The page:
Imagine standing in the middle of a football field next to a downed helicopter surrounded by dikes and trees. Your three buddies have established a three point perimeter around you. Your air cover has been called away and you’d already sent your chopper to base to pick up the parts you need to fix and fly the cobra out. The four of you are there alone with no more than a basic load of ammunition for each of 3 M60’s, a couple of M16’s and your 45 caliber sidearm. The first “thump” was barely discernible but the next two or three were as clear as the day. All the mortar rounds impacted well behind the helicopter. Don’t stop to think that you’re standing next to hundreds of gallons of JP4, two rocket pods loaded with explosives and hundreds of rounds of 30 caliber and 7.62 ammunition. You move, finding the lowest depression you can 30 yards away from the helicopter. Your 45 is in your hand, locked and loaded as you scan the area. You’re the senior NCO, what’s your plan? You immediately start taking small arms fire from the tree line to the front of the ship, 60 yards away. No one is visible, no flashes, no markers of any kind. Your point perimeter opens up with his M60, just cutting leaves, as the incoming small arms fire continues. Unmistakably the sound and bullets of two or three AKs pierce the air eventually kicking up dust clouds around the point M60’s position and the front of the ship. From the two positions in the rear covering fire emerges. Glancing back they’re both exposed but continue to fire giving away their positions.

Without thinking, you know that the M-70, turret and 30 cal are electrically operated, you know that the aircraft electrical system is operational, you’ve been in the front seat before, you’ve fired the M-70 on test flights, you know where the 30 cal controls are, you know one well placed mortar, or a couple of AK rounds could set off the whole aircraft like a display on the fourth of July. You hear yourself yelling “cover” as you sprint to the chopper and vault into the front seat. Circuit breakers are reset, switches put in position and the aircraft begins to shake as a plume of dust and smoke rise from around the left wing. The chopper rocks back while in the distance the rounds pepper the dike area. The incoming fire stops briefly before starting again targeting the helicopter alone. A different set of switches, the M-70 thumps a few rounds into the same area. Suddenly two figures appear sprinting behind the dike headed for a tree line. All three M60s open up and the M70 drops a couple of rounds between them. As the dust settles, the firing stops - waiting for the next opportunity to make the kill. But all remains silent and then the aircraft radio crackles with traffic and the sound of incoming choppers increases in volume. The parts arrive, the cover aircraft have returned. Fixed and flyable in minutes the cobra is gone.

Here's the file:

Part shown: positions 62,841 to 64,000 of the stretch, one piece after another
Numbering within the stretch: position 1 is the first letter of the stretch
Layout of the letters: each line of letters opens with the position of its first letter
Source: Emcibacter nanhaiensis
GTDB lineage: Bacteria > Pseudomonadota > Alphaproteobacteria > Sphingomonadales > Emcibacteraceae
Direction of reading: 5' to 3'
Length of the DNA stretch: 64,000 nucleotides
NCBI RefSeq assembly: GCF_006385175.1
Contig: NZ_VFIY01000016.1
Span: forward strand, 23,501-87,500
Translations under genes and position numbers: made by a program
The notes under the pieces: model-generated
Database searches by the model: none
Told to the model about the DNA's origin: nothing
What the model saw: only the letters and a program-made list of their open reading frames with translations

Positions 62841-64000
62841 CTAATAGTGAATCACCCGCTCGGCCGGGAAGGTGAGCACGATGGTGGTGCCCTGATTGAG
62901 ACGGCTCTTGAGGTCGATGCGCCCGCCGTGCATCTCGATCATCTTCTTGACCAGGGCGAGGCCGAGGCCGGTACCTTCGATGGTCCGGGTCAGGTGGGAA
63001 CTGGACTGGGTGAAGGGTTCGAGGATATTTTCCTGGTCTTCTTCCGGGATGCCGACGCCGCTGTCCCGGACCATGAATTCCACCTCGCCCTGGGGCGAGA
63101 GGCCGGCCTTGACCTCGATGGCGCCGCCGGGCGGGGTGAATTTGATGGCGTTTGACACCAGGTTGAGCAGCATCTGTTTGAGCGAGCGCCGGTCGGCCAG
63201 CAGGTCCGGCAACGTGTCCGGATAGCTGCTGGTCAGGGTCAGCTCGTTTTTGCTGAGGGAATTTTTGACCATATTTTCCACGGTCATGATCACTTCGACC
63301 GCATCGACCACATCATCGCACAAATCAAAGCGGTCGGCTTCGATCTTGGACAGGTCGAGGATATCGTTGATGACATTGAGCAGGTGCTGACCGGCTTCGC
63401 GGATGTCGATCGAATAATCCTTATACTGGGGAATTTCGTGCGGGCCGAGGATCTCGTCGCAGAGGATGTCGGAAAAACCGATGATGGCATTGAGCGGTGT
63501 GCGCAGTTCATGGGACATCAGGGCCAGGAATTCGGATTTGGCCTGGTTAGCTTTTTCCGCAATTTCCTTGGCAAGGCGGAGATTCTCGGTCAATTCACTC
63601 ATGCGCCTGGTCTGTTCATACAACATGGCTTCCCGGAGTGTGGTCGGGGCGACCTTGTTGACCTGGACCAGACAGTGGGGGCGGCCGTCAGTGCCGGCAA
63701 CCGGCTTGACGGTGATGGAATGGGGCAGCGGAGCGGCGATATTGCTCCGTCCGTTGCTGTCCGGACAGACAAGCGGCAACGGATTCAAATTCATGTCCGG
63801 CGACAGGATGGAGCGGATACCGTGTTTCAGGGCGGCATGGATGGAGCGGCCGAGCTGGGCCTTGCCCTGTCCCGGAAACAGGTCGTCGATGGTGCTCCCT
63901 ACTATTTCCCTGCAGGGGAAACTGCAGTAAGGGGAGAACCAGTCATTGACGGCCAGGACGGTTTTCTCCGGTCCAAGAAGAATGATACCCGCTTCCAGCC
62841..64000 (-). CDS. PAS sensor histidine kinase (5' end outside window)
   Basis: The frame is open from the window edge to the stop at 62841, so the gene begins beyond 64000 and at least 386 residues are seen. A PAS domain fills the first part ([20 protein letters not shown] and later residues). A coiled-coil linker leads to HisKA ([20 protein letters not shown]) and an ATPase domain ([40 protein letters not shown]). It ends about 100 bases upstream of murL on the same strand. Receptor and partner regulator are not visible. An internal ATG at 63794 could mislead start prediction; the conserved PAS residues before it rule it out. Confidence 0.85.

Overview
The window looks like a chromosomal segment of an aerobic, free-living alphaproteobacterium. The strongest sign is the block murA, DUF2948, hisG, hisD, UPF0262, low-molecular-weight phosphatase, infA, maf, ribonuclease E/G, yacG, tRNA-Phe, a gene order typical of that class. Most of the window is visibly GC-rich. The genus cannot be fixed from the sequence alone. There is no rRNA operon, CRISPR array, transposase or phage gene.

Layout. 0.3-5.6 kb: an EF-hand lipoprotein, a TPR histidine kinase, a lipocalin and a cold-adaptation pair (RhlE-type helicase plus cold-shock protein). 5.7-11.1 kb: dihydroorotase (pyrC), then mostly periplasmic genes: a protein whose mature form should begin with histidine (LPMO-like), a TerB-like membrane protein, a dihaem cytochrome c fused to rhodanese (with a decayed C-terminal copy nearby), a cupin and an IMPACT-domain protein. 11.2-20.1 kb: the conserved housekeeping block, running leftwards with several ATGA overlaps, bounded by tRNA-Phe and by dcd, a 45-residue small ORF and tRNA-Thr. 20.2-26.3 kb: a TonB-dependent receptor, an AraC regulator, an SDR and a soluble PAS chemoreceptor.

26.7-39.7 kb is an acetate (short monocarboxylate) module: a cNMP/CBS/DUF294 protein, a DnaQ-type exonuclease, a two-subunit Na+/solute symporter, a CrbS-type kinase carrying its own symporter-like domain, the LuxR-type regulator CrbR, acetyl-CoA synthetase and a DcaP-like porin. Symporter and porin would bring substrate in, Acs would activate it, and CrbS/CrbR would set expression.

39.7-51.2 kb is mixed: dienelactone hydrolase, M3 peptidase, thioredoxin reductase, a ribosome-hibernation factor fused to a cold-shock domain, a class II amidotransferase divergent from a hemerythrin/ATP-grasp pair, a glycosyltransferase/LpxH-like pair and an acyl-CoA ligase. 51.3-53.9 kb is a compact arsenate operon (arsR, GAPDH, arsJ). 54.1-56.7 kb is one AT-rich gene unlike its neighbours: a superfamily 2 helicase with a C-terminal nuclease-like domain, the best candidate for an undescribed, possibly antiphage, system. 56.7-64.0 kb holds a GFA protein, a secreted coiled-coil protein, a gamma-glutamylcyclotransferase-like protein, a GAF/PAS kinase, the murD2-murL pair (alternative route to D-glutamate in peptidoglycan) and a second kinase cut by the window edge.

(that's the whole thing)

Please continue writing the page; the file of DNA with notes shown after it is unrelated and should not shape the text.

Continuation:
No one knows this story except for four young men left to fend for themselves for a couple of hours in a friendly zone, in a country at war and in a time far away. No one bothered to report it, there was no confirmation of kills, no damage to the aircraft, no physical wounds to anyone. What happened there has happened thousands of times before and since. There isn’t a hero here, just young men committed to doing what needed to be done and trusting enough in each other to believe that it would be. For some that commitment will never be tested and yet never be doubted either. For others it may come just once, but for a few every day or night or mission. Many will survive their test and so will their buddies. Some will not. The true reward for them is not a colorful ribbon and a place of honor as part of a list somewhere. The true reward is that others will take their place, will offer all that they have in the name of friendship, freedom, honor, country and pride.

Hundreds of thousands of American service men and women have offered all that they could give and it was taken from them in the name of freedom and brotherhood. Many thousands more offered but have not been asked to relinquish their tender. Behind them, alongside them and in front of them stand thousands more willing to make the same sacrifice. Thank God that they are there!